[mks_dropcap style=”square” size=”52″ bg_color=”#dd9933″ txt_color=”#ffffff”]P[/mks_dropcap]opular crowd-funding platforms like Kickstarter, Indiegogo, and GoFundMe have surged in popularity in recent years, allowing for all sorts of movies, games, and products to find their way into markets across the globe. But what happens to the projects that don’t meet their funding goals? Nathaniel West, founder of game developer Paper Unicorn, shared with me recently some insight into this very subject.
Back in 2016, I backed a game on Kickstarter called Transmission, a hand painted, sci-fi exploration game that West wanted to bring to life. As the Kickstarter neared completion, it was clear the game wouldn’t reach it’s goal. As the deadline for funding came and went, the project raised a little over $32,000 of an $84,000 goal.
I did my do-diligence and left a comment on the Kickstarter page about how I was sad to see the game fail to reach its funding goal, but was eager to continue supporting the game down whatever future paths it might take. But as of the end of 2016, Paper Unicorn had gone all but silent on social media and on their website. I assumed the worst, that the game had fallen into the endless abyss of development hell.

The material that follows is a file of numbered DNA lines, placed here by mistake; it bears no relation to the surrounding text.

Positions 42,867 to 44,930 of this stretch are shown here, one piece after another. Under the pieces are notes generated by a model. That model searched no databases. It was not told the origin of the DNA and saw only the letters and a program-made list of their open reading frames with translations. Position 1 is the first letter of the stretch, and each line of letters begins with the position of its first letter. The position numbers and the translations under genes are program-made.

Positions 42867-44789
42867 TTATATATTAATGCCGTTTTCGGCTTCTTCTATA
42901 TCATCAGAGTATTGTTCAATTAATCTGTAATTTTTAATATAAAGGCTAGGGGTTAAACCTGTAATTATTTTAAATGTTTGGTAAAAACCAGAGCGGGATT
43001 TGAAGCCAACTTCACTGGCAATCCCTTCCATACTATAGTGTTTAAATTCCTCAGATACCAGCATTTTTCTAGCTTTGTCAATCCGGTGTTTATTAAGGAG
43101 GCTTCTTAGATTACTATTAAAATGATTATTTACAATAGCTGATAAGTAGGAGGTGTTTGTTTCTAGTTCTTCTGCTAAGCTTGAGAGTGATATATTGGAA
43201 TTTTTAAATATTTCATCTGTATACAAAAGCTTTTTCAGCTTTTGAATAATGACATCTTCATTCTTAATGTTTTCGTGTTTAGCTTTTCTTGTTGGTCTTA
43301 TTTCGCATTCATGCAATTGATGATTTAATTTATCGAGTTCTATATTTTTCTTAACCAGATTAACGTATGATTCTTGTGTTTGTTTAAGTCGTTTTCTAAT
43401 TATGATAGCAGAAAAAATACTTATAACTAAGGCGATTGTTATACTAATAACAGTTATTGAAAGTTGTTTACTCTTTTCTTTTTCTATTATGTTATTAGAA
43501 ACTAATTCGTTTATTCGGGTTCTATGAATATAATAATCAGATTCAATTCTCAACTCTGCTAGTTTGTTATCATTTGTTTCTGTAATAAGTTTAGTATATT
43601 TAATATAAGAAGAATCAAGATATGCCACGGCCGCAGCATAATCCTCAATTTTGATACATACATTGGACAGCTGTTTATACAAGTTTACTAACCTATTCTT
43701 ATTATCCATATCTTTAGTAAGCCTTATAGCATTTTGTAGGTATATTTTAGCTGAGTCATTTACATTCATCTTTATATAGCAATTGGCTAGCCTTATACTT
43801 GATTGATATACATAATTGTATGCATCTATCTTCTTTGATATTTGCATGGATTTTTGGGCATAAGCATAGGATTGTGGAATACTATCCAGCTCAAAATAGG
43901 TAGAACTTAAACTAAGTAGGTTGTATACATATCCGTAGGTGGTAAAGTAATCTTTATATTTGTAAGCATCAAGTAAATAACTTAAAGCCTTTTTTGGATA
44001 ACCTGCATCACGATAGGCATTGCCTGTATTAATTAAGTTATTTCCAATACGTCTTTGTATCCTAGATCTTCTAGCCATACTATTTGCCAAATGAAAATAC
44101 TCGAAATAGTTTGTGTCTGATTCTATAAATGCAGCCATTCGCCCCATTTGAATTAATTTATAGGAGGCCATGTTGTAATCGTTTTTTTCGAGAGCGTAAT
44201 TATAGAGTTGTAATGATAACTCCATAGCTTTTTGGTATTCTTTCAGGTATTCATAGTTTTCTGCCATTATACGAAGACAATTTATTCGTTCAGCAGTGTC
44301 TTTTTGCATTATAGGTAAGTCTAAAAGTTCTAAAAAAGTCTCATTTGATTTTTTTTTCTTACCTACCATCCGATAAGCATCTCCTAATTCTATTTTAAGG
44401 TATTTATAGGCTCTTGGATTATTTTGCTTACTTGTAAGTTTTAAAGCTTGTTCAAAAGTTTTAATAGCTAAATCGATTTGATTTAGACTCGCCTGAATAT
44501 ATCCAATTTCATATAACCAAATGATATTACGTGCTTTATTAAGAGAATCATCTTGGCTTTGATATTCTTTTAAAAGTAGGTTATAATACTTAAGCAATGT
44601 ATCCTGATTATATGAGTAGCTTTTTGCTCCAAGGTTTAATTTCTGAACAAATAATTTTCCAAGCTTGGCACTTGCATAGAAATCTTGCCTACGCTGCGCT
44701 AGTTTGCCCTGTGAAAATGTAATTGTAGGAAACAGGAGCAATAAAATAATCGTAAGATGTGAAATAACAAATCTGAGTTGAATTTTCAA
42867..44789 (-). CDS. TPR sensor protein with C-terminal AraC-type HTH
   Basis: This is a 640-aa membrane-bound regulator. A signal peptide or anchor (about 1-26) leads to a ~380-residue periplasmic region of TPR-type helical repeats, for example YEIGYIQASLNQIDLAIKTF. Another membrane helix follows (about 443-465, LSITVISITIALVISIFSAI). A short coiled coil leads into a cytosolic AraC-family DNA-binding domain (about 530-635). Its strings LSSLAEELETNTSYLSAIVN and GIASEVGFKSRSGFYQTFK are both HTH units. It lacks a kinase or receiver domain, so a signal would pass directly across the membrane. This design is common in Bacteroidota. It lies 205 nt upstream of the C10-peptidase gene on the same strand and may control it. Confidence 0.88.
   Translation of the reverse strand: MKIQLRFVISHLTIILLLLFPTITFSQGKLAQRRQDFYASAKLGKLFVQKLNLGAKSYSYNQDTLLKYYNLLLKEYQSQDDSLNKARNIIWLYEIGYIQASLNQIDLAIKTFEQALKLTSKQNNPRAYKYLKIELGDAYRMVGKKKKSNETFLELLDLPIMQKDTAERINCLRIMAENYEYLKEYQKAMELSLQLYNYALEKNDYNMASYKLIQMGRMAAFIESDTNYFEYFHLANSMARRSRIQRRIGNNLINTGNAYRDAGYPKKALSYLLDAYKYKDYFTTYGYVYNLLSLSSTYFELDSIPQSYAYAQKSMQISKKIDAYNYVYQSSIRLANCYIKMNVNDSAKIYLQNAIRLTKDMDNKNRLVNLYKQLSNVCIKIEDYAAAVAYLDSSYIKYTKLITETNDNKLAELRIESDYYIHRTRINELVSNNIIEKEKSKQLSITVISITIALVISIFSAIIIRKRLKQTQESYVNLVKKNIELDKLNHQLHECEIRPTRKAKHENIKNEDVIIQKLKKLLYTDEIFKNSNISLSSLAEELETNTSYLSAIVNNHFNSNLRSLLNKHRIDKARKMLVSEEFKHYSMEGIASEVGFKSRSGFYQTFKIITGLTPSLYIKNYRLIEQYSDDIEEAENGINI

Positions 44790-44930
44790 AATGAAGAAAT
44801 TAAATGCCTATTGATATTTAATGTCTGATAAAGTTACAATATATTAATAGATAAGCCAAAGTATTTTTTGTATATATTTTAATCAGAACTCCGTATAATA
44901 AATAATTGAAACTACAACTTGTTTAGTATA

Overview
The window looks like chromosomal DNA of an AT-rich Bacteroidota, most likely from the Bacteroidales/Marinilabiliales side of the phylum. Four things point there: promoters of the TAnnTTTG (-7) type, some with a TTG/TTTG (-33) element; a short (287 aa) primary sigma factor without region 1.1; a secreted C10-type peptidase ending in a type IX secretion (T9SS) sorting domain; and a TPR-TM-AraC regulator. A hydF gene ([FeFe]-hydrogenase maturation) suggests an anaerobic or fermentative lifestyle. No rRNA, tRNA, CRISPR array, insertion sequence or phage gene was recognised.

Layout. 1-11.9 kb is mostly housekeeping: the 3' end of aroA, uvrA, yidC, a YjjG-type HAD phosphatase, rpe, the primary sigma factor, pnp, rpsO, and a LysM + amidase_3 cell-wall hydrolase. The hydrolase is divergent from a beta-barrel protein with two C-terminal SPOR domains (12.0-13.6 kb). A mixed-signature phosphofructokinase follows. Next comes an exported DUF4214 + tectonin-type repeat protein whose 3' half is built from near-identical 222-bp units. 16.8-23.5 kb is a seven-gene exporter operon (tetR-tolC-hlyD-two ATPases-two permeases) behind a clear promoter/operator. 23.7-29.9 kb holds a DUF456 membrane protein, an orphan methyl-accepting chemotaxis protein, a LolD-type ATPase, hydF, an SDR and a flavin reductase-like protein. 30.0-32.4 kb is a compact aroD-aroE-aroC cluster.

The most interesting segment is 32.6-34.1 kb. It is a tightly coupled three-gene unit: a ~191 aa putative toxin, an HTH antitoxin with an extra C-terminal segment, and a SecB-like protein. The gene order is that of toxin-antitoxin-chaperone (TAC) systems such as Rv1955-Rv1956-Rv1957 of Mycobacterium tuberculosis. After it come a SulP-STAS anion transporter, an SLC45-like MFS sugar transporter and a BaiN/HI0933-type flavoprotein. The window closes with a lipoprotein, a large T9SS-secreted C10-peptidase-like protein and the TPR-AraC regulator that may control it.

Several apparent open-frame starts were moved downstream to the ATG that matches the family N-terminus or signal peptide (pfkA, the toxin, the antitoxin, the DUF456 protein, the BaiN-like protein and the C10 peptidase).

But earlier this year, Transmission came back onto my radar amidst the successful funding of another indie game I backed on Kickstarter called Narita Boy. On a whim, I decided to go back through the list of games I had previously backed and was reminded of Transmission. I went and found that there was a info email address listed on their website, so I decided to reach out to the developers just to see what there was to see.
I was more than a little thrilled to receive a response just a handful of days later from West indicating that not only was Transmission not dead, but it was in a much better place than it had been before the Kickstarter. A week later I sat down with him to talk more in depth about the process of developing Transmission, and how Paper Unicorn moved on from their failed Kickstarter.